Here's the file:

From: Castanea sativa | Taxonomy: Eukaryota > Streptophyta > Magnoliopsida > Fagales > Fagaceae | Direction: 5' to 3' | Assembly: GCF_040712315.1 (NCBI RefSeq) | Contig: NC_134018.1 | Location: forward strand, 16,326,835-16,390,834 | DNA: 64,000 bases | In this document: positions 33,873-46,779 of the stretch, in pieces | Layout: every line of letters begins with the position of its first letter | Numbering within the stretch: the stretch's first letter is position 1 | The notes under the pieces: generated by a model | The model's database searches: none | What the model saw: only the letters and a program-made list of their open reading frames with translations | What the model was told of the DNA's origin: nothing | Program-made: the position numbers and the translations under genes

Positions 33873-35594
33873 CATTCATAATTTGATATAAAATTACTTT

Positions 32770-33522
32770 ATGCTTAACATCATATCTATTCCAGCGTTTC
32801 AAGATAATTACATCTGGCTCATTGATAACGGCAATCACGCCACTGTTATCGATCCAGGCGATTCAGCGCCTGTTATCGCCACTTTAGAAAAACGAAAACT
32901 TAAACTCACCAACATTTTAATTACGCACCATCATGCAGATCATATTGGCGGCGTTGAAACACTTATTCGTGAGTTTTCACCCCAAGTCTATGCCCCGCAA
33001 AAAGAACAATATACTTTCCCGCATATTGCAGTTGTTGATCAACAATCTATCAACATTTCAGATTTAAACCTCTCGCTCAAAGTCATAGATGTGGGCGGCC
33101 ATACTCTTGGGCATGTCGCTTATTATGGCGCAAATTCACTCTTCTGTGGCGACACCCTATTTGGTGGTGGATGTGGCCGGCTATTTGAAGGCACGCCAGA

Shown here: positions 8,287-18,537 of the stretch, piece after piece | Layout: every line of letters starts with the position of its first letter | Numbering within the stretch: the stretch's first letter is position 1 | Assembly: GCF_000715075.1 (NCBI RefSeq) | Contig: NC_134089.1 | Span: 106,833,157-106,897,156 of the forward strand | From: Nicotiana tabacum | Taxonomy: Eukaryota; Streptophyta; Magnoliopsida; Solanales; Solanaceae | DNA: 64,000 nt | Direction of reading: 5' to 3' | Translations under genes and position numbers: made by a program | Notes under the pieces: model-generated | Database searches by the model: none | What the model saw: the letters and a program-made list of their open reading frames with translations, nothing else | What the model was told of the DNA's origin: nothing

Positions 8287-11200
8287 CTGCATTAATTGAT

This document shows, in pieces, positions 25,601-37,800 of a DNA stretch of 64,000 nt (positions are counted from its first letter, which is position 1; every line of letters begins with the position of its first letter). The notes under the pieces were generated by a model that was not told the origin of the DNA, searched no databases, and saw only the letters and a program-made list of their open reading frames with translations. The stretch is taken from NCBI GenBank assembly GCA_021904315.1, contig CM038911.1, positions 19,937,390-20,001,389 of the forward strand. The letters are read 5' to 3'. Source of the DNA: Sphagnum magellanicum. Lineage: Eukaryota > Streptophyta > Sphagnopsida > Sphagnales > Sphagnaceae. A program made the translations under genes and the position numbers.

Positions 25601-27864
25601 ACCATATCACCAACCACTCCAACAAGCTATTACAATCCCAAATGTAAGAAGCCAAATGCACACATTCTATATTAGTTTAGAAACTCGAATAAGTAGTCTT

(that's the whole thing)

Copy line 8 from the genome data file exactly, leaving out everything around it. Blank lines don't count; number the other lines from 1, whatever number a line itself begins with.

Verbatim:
33001 AAAGAACAATATACTTTCCCGCATATTGCAGTTGTTGATCAACAATCTATCAACATTTCAGATTTAAACCTCTCGCTCAAAGTCATAGATGTGGGCGGCC